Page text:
Top of the Ticket

Political commentary from the LA Times

« Previous Post | Top of the Ticket Home | Next Post »

Live! At Universal City! The Barack Obama Show

December 10, 2007 | 11:52 pm

The Obama Show came to Los Angeles tonight, albeit without Oprah and Michelle. And The Times' Cathleen Decker reports from the scene -- the Gibson Amphitheatre at Universal City -- that some 5,000 rapturous fans received the Democratic presidential candidate with cheers, whistles and applause.

There was show biz, of course. Ne Yo and the Goo Goo Dolls sang. And some political business to attend to. Besides paying $25 to $250 for a ticket, fans also needed to provide their phone numbers and e-mails. They were invited to go to Nevada and Iowa to volunteer door-to-door for the campaign. And you can guess those phones and e-mails will be put to further use in coming weeks.

At one point in the pre-Obama festivities, Buffy Wicks, Obama's state field director, paused the program and ordered everyone present then and there to phone four friends and pitch Obama's candidacy. Those phone numbers and e-mails were also collected.

But the crowd came for the other Big O and they got him in full preacher-cadence. "The era of Scooter Libby justice and Brownie incompetence and Karl Rove politics will finally be over next November," Obama said in a line borrowed from his weekend appearances. "We were promised a compassionate conservative and we got Katrina and wiretaps. We were promised a uniter but got a president who couldn't even lead the half of the country that voted for him."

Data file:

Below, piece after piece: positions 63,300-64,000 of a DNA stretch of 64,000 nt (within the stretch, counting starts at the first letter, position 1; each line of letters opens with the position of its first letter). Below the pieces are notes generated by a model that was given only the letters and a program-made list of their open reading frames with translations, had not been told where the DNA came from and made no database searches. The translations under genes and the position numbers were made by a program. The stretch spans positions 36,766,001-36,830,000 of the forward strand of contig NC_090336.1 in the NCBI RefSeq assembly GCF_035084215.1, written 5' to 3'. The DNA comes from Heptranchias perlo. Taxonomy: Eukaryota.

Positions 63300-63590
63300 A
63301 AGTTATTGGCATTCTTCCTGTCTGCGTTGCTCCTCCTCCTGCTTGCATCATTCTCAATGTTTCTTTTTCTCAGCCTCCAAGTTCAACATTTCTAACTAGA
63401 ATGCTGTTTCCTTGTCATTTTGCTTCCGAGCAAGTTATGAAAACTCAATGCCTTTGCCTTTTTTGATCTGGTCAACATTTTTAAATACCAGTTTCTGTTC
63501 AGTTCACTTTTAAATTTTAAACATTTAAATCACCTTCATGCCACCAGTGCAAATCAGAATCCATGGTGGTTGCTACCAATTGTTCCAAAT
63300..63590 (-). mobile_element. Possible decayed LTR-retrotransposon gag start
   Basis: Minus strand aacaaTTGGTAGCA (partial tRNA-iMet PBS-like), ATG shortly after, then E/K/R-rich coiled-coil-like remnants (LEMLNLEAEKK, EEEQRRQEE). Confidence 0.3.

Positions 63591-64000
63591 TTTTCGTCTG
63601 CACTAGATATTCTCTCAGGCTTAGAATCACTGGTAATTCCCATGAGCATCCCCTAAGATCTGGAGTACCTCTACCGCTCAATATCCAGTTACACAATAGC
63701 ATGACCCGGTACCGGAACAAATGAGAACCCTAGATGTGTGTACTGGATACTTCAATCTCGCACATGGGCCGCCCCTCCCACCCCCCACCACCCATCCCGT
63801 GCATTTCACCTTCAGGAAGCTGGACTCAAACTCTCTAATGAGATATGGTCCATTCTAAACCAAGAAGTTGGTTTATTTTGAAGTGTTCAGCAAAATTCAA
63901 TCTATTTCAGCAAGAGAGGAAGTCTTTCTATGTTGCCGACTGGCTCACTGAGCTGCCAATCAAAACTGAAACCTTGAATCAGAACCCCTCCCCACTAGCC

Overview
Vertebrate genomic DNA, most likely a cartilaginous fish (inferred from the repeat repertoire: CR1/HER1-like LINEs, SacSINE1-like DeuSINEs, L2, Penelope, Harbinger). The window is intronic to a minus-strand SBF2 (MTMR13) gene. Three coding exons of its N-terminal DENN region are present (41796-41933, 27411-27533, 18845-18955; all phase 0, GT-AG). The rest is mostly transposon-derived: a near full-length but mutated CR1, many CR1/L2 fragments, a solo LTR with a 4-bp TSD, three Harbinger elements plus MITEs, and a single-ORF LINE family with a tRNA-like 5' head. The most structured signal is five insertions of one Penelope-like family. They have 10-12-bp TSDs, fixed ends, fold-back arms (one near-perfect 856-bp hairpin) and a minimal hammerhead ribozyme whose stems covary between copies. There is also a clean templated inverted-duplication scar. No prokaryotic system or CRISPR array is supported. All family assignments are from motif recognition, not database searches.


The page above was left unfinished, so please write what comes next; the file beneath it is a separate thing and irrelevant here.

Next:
"I don't want to spend the next four years having the same arguments with the same lack of results," he added during his 35 minutes of remarks. "I don't want to pit red America against blue America."

Then, in a not-so-oblique reference to an unnamed Democratic opponent who's refused to release her first lady documents from her husband's presidential library, Obama announced that tomorrow he would be releasing for public scrutiny his long-held kindergarten papers.

"There's some scandalous stuff in there," he admitted. "I experimented with coloring outside the lines. Pulled a girl's ponytail once. And liked it."

So much for the ponytail vote.

--Andrew Malcolm